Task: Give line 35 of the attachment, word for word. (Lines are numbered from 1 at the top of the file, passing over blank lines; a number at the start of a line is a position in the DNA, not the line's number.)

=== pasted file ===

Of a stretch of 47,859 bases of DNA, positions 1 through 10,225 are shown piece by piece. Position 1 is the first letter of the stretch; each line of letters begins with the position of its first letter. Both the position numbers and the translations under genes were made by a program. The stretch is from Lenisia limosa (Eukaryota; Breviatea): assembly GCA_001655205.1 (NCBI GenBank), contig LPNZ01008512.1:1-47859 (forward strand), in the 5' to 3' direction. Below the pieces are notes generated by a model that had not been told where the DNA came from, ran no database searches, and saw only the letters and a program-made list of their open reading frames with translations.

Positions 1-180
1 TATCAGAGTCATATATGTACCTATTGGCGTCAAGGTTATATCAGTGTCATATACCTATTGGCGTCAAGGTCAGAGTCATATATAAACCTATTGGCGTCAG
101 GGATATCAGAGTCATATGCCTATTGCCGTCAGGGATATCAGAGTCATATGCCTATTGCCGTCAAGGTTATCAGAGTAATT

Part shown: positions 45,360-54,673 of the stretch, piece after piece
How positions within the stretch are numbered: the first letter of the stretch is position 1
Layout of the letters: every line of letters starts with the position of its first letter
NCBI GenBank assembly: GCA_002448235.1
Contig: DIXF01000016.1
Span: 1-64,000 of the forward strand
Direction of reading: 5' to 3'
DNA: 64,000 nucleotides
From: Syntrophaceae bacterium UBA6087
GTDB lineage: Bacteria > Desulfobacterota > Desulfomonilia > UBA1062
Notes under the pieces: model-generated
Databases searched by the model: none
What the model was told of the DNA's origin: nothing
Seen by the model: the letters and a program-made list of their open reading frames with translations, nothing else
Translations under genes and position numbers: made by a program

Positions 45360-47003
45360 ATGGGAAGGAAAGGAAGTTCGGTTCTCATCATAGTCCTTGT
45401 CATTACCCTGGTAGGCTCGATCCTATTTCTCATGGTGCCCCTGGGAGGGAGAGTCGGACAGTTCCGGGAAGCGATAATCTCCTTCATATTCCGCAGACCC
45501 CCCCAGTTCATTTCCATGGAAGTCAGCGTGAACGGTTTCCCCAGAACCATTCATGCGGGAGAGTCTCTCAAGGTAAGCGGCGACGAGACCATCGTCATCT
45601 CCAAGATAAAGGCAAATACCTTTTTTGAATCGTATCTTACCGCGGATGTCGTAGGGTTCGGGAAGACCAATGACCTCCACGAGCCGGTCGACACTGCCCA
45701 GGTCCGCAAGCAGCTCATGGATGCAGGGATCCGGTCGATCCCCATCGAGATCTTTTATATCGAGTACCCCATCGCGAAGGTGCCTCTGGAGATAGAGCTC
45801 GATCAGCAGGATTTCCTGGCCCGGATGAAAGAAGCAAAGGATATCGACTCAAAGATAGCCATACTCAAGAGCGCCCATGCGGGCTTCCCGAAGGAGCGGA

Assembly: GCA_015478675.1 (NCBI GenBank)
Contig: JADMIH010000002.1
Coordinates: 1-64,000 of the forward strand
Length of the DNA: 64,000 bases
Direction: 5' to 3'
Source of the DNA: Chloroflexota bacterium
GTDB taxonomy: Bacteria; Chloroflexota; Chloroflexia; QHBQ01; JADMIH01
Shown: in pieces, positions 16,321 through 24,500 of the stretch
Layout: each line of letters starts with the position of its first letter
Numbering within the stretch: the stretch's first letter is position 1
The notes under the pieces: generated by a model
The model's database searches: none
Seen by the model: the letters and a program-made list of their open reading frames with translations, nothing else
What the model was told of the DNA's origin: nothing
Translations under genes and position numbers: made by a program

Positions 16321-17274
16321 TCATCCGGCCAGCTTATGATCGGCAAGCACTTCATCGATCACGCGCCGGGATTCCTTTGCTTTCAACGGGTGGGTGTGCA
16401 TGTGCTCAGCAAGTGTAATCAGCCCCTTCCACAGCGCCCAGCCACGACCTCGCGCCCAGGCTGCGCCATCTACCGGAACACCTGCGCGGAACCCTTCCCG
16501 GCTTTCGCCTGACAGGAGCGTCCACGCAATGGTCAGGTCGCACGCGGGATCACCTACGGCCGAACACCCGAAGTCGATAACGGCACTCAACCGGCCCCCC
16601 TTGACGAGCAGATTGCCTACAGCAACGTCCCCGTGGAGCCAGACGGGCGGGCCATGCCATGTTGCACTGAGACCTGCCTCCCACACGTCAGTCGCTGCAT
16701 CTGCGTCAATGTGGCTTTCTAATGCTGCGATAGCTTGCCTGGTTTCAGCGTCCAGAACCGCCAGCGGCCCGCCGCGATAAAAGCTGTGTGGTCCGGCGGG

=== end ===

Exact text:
Layout: each line of letters starts with the position of its first letter